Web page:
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China opens door to trade crude oil and natural gas in yuan


Energy cooperation is first priority

Beijing also extended support to regional nuclear ambitions

Saudi Arabia is China's top oil supplier

  • Author
  • Jennifer Gnana
  • Editor
  • Claudia Carpenter
  • Commodity
  • Electric Power Energy Transition LNG Natural Gas Oil Petrochemicals

China, the world's largest buyer of crude, has opened the door to trading crude oil and natural gas in its local currency, rather than the US dollar, although it's not clear a change would happen anytime soon.

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China's president Xi Jinping mentioned on his trip to Riyadh last week that the Shanghai Petroleum and Natural Gas Exchange would be "fully utilized in RMB settlement in oil and gas trade." Most commodities including crude oil are traded in US dollars. The renminbi trade was part of several "priority areas" that China is ready to work on with Gulf countries over the next three to five years.

"China will continue to import large quantities of crude oil on a long-term basis from GCC countries, and purchase more LNG," Xi said, according to a transcript of his remarks in the China Daily on Dec. 10. The remarks were made on Dec. 9. It is not clear if any countries in the Gulf Cooperation Council are considering a switch to yuan from US dollars. The GCC is made up of Saudi Arabia, Bahrain, Kuwait, Oman, Qatar and the UAE.

"We will strengthen our cooperation in the upstream sector, engineering services, as well as storage, transportation and refinery of oil and gas," Xi said.

Saudi Arabia delivered 1.76 million b/d of crude to China in January-August this year, lifting its market share in the world's biggest crude importer to 17.7% from 16.9% a year earlier, despite the volume edging down 0.3% year on year, according to Chinese customs data.

China, which has also made critical inroads among the Gulf countries in renewables by selling solar parts, is keen to develop the relationship further, Xi said in his address. The other priority areas he mentioned were progress in finance and investment cooperation, expansion into new areas of cooperation on innovation, science and technology, breakthroughs in aerospace cooperation and new highlights in language and cultural cooperation.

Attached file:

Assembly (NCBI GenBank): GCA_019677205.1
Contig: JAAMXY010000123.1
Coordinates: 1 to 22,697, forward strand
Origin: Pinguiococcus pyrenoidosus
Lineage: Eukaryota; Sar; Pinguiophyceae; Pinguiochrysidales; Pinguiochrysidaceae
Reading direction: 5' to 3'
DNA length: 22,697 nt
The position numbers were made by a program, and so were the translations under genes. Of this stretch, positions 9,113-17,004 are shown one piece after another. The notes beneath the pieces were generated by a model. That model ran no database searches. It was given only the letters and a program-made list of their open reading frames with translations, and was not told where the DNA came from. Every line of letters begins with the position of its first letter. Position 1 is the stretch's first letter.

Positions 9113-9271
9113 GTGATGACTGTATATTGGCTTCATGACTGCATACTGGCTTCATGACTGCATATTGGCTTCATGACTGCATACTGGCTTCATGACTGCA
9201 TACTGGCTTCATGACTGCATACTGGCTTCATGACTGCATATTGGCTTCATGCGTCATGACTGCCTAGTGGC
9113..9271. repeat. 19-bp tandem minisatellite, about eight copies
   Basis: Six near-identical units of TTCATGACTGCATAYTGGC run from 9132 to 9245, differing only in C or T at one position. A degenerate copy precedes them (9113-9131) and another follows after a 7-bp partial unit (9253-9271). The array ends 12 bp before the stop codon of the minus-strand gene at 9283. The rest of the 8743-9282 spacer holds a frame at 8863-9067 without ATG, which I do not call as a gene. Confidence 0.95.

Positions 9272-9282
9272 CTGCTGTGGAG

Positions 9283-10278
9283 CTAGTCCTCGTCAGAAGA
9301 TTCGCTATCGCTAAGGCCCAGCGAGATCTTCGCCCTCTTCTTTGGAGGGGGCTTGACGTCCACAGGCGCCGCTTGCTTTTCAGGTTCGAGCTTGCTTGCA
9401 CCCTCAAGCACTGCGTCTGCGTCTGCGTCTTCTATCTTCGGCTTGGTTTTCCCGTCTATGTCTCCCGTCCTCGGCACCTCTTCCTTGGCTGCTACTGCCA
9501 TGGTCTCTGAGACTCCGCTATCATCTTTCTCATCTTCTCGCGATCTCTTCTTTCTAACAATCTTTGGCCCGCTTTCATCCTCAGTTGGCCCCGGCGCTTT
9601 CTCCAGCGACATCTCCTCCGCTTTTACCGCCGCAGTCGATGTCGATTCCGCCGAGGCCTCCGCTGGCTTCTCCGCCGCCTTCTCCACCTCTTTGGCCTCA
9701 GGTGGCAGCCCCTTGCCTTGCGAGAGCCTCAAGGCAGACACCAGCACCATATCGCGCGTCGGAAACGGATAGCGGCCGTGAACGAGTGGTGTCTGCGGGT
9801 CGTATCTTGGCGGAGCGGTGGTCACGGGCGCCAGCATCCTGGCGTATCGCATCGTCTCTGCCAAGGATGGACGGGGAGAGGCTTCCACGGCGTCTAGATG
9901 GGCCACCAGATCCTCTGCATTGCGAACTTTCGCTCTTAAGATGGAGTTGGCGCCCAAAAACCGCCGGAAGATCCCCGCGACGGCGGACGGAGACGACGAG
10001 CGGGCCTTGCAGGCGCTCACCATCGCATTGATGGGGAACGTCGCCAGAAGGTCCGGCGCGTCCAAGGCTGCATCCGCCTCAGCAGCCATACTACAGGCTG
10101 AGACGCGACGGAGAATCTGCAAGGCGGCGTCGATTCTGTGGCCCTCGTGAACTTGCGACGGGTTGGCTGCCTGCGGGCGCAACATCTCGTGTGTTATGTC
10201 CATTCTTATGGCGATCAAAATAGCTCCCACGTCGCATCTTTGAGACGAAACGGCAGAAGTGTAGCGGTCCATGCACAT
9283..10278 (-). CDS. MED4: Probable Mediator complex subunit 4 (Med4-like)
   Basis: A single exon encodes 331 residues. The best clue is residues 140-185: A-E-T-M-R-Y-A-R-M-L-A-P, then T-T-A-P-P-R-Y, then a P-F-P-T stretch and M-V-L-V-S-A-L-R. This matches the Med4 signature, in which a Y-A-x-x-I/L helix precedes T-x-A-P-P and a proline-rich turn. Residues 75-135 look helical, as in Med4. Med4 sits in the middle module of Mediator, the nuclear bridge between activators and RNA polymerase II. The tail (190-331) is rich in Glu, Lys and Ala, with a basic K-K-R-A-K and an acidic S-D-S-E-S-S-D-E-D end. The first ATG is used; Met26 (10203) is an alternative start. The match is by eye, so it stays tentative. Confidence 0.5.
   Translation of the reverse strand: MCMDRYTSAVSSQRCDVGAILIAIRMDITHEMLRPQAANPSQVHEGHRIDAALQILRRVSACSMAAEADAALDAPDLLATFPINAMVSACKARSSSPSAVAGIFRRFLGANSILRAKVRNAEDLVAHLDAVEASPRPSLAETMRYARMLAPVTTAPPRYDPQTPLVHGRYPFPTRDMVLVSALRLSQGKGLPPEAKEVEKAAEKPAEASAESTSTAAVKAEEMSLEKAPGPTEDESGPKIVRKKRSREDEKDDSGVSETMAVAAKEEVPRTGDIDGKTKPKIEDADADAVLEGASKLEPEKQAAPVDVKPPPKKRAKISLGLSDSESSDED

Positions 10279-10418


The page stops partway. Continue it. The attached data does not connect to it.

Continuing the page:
An "all-dimensional energy cooperation" was first in his priorities.

"The two sides will work more closely on clean and low-carbon technologies involving hydrogen, energy storage, wind and photovoltaic power and smart power grids, as well as localized production of new energy equipment," he said.

"We will jointly establish a China-GCC forum on peaceful use of nuclear technology and a China-GCC nuclear security demonstration center," he added.

Saudi Arabia currently has no nuclear power generation but has said it will add around 17 GW of nuclear capacity by 2040 and has ambitions to bring two reactors with a combined capacity of 3.2 GW online within the next decade.

The kingdom has been in discussions with China to develop nuclear technology and has previously held talks with the US under former President Donald Trump's administration to secure a so-called "123 agreement" that would allow it to obtain technology from the US. The agreement would limit the enrichment of uranium for arms purposes.

The UAE is the only Arab nation to have nuclear power reactors. The country's South Korean-developed Barakah nuclear power plant added its unit 3 to the grid in October.

Downstream push

China and Saudi Arabia have also been exploring joint deals in the downstream crude sector, where the Middle Eastern country sees huge opportunities for development of various chemical product lines.

Saudi Arabia has plans to convert around 4 million b/d of its crude into chemicals, as it diversifies its strategy from sale of crude to more complex, less-carbon intensive products.

During Xi's visit, state oil company Saudi Aramco also signed an agreement with Chinese company Shandong Energy to explore integrated refining and petrochemicals opportunities in China, the companies said in a statement Dec. 9.

Aramco, the world's largest oil-exporting company, will explore a potential crude supply agreement and chemicals offtake agreement, which will see Aramco building a downstream hub in the eastern Shandong province.

The two sides have an "expansive scope for cooperation, especially in oil and gas resources development and integrated refining and petrochemicals development along the whole industrial chain," Li Wei, chairman of Shandong Energy Group, said.